Did you know, about 75% of parents are unhappy with their child’s sleep patterns? I can honestly say that I easily fall into this percentage when it comes to my little 3-year-old.
Whether your 3-year-old was sleeping through the night, or never did, I am here to find out not only why your child may not be sleeping through the night, but how you can get your child to sleep all the way through the night.
Why is my 3-year-old not sleeping through the night?
Before we begin on this journey of trying to get your toddler to sleep through the night, we must first find out why they are not sleeping the way they should be. There could be many reasons as to why your 3-year-old is not sleeping through the night. Maybe your child was sleeping through the night and now they are not. Or maybe they never did. For whichever one is the case, it does not matter either way. What is important is finding out why your 3-year-old is not sleeping through the night at this point in time.
This is a big reason why your child may not be able to fall asleep or sleep through the night. 3-year-olds have a lot of things to be excited about. Things like a new toy they got, or a new friend they made at daycare. Things like being excited about potty training, or a new family member can cause excitement as well. Excitement can keep their mind from settling down into a restful and peaceful REM sleep cycle.
Now, I know what you are thinking. What in the world can my 3-year-old be anxious about? Well, actually, there are many things that can cause anxiety in a 3-year-old. A change in scenery, such as a new house, or a new daycare. Arguing or fighting amongst parents or their siblings, a death in the family (particularly a close family member), illnesses in their life (whether it be them or a family member). Another cause could be bullying by piers at daycare or preschool, or even by siblings or parents can create a higher risk of anxiety in your 3-year-old.
Another factor you need to consider is the curiosity of a toddler at three years old. At this age, your 3-year-old is curious about anything and everything. What does this thing do? What is this thing over here? Maybe I should climb this to see what happens if I fall off. Everything is fascinating and distracting to their young brains. So, the slightest little distraction, or interesting item or happenings in their room is going to prevent a 3-year-old from sleeping through the night.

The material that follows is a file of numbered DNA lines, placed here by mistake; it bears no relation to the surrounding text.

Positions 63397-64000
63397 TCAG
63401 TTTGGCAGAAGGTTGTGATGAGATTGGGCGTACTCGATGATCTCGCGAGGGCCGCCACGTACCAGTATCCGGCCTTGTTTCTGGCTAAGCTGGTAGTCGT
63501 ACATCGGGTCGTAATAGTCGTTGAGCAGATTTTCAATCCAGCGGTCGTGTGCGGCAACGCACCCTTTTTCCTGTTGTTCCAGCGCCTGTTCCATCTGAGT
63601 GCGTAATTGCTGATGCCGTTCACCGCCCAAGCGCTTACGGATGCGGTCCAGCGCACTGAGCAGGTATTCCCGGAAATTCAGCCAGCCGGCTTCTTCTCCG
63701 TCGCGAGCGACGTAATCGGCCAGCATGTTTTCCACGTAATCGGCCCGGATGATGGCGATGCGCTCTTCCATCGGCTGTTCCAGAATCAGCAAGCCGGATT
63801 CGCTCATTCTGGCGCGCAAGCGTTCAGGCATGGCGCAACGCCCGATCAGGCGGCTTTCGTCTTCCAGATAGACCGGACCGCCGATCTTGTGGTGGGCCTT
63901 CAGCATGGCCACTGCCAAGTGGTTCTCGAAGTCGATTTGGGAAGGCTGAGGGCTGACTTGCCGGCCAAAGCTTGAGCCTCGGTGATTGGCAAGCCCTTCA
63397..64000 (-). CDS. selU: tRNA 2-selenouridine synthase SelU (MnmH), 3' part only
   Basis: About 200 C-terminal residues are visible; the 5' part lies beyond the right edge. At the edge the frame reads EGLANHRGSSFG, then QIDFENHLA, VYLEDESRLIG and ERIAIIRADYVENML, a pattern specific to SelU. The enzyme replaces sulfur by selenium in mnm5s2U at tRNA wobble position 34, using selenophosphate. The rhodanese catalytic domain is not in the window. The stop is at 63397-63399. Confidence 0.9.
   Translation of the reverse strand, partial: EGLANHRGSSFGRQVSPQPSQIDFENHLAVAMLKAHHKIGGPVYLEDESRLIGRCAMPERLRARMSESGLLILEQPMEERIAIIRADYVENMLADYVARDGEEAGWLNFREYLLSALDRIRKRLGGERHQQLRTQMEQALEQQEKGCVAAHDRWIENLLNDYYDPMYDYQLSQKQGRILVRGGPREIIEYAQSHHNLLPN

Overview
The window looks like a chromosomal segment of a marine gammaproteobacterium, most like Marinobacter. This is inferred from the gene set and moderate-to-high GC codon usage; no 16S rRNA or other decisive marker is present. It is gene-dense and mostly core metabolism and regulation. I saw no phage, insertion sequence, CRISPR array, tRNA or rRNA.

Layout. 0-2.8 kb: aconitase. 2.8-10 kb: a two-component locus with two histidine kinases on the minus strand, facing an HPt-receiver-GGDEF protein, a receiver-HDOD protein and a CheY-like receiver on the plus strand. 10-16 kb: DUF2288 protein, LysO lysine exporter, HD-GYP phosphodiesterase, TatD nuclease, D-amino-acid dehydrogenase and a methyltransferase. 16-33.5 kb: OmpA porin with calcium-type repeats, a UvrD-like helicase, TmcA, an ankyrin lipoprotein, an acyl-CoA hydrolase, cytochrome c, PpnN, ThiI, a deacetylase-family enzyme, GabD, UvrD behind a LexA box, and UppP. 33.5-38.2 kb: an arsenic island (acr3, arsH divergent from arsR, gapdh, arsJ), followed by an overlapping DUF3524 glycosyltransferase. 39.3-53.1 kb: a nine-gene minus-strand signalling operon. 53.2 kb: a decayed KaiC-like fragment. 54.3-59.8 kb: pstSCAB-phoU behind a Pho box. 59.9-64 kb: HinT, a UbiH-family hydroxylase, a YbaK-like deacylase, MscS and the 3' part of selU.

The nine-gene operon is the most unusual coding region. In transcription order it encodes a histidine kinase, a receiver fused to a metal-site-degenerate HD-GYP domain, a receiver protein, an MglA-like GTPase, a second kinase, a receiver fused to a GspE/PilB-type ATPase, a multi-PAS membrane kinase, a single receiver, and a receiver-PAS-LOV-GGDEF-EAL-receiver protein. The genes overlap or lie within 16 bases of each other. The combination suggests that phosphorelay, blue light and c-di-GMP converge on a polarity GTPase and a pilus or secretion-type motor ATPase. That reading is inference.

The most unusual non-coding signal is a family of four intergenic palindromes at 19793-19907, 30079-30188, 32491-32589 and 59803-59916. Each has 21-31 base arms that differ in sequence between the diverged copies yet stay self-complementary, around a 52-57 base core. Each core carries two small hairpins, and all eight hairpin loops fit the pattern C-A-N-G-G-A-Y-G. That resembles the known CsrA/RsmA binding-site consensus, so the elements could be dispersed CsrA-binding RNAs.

A strong-willed 3-year-old can be a great thing and an amazing experience. Independence and the strength to be independent is a wonderful quality for your young child to have. But at the end of the day, when it is bedtime, that quality can be a major problem. Your toddler may not ready to go to bed when you say it is bedtime, and they are not, then they are going to want to fight you every step of the way.
According to this article, separation anxiety can not only affect the ability to go to sleep, but the duration and quality of sleep a toddler may get. Separation anxiety is when your 3-year-old is anxious about you leaving them somewhere like daycare, preschool, with a family member, etc. In this case, it would be anxiety about you leaving your child in their room alone to sleep, or about you not being there if they were to wake up in the middle of the night. This can develop over time as they get older, or it could be a sudden development that you and your 3-year-old may be having to deal with. Generally, signs of separation anxiety may include fighting sleep, crying when you walk away, clinging onto you or your clothing, throwing temper tantrums, etc.
If your 3-year-old is not sleeping through the night, but was before, it could be the beginning of a nasty phase they will be going through. Phases your child could go through are the 3-year-old sleep regression or a night terror phase. A sleep regression is basically what happens when your child was sleeping through the night and suddenly stopped and is now fighting sleep or waking up multiple times throughout the night. All of these causes I am listing could cause the sleep regression, and throughout your 3-year-old’s life, I am sure they have had many more.
If your child is starting a night terror phase (which about 25-40% of toddlers experience), it will look similar to nightmares, except your toddler will be asleep during an episode and will not be able to wake themselves up. They could begin screaming through the middle of the night while they are dreaming, their heart could race. Your child could begin to hyperventilate. They could begin sleepwalking, thrashing about, or even become violent. This is just a phase though and a few of these tips on how to get your 3-year-old to sleep through the night will also be able to help if sleep issues are caused by night terrors.